is a global phenomenon, our research reveals

mobile is changing the way they think about

striking differences between neighbouring European

products and companies (24 per cent)

geographies in terms of their sentiment towards mobile, and their mobile preferences and behaviours. • Smartphone users in the UK (51 per cent) and France (54 per cent) are most likely to feel naked without their smartphone • Italian and Spanish users are most likely to prefer to do business with companies that make it easier to interact with them using their smartphones

• Active Spanish smartphone users are not only more likely to use their phones to visit company websites (54 per cent) but also more likely (32 per cent) to share links to these sites with others • French users are most annoyed by websites that are difficult to navigate via mobile (45 per cent) or take too long to load (48 per cent) and least likely (6 per cent) to have visited company sites recently

(53 per cent)

“Mobile is a global phenomenon but nuances in local consumer culture are critical. Marketers need to assess how their audience changes market-by-market in how they use mobile, and prioritise their mobile initiatives accordingly. Ultimately, it’s about knowing how your audience’s lifestyle and preferences play out through mobile.” Jan Dirk Kemming Creative Director, Continental Europe, Weber Shandwick


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Conclusion – Think about mobilising your brand Our research shows how firmly established mobile is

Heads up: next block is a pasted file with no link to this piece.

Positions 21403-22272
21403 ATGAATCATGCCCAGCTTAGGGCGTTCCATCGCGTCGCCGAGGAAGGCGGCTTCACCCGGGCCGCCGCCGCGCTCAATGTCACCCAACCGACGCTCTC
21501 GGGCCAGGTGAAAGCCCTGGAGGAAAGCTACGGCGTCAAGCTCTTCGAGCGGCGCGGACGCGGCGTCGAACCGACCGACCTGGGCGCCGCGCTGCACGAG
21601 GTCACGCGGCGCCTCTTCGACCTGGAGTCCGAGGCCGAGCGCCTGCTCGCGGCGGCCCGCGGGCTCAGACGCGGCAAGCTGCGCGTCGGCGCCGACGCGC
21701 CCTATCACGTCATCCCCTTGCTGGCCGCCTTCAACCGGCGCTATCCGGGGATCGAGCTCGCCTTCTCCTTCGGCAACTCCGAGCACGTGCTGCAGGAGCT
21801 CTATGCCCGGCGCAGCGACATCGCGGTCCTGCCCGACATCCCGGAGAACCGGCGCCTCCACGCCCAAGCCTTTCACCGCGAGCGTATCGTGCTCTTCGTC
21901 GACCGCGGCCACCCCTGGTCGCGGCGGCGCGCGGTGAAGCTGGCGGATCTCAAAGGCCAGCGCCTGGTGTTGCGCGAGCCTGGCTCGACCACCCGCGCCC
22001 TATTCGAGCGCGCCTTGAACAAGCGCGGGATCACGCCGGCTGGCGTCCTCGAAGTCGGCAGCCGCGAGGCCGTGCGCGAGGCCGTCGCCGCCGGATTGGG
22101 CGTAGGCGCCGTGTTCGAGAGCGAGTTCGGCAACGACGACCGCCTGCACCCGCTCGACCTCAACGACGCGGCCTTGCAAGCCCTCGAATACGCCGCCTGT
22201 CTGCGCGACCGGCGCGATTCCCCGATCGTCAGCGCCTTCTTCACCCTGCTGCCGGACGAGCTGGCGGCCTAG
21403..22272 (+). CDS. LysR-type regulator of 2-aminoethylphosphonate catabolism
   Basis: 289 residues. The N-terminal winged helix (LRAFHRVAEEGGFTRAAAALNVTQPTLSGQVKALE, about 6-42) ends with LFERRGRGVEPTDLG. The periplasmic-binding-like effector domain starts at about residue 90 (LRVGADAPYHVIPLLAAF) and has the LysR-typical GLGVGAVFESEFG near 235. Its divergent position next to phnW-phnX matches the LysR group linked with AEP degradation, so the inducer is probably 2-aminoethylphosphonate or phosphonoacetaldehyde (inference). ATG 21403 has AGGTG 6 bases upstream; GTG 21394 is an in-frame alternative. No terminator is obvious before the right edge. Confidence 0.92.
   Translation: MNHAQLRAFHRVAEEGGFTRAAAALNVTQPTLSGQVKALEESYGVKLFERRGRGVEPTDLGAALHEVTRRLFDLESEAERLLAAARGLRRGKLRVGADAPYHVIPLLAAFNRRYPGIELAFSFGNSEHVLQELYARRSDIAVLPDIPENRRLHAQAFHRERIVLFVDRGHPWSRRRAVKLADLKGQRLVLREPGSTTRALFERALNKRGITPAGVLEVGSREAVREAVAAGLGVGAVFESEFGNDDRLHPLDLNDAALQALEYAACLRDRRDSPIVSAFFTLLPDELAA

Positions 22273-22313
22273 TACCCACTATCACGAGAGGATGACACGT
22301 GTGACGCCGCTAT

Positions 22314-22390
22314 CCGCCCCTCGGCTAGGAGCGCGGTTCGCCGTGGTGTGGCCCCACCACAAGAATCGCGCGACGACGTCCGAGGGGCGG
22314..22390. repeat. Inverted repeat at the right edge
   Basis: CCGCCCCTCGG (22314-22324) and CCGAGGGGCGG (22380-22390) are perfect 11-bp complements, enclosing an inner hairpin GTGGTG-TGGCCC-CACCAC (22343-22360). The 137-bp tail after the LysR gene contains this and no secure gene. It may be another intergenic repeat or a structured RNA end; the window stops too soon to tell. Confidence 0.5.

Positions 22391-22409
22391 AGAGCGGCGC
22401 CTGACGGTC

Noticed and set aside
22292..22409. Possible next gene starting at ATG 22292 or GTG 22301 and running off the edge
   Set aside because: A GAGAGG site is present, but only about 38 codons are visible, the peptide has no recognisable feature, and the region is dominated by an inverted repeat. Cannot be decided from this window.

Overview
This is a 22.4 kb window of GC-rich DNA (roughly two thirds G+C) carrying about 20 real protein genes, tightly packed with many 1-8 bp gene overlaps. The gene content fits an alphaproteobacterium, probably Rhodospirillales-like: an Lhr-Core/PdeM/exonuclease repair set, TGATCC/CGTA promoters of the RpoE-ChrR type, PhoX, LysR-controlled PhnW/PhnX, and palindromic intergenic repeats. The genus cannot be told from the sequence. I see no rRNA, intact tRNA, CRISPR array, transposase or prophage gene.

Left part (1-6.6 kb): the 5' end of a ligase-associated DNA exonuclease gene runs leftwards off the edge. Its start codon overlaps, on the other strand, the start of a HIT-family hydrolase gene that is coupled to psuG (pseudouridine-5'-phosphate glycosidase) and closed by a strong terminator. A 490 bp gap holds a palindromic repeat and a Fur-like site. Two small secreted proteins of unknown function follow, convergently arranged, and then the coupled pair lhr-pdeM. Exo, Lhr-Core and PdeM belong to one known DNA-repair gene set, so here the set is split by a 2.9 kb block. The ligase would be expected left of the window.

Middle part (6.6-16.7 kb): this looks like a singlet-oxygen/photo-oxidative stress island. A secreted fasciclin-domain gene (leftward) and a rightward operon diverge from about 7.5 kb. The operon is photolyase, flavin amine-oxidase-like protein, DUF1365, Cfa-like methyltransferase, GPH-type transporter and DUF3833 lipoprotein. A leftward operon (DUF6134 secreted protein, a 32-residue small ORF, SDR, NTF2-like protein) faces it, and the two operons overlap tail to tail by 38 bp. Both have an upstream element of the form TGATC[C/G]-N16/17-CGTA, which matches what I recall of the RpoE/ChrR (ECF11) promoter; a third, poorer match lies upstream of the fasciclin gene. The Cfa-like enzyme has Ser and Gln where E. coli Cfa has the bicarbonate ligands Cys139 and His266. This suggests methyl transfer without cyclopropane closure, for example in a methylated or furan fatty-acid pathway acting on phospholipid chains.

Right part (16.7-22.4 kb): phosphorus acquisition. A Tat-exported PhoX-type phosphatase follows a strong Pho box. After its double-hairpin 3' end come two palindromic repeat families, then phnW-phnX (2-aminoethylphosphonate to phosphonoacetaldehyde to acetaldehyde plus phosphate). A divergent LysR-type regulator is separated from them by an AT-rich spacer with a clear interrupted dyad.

individual context and preference. Given its potential,

across Europe as a channel for helping to enhance

communications professionals need to develop a

consumer relationships with businesses and brands.

specific focus on the mobile channel within their digital

The inescapable truth is that mobile is close to your

communications strategies.

audience, whoever they are – but at present much of the potential that exists in the mobile channel to

To outline a way forward, Weber Shandwick has

attract new audiences and engage consumers in new

developed a core set of guiding principles to help

ways is not being maximised.

communicators rapidly mobilise their brand.

Mobile has the power to tear up existing rules on brand loyalty and inserts a new dynamic based on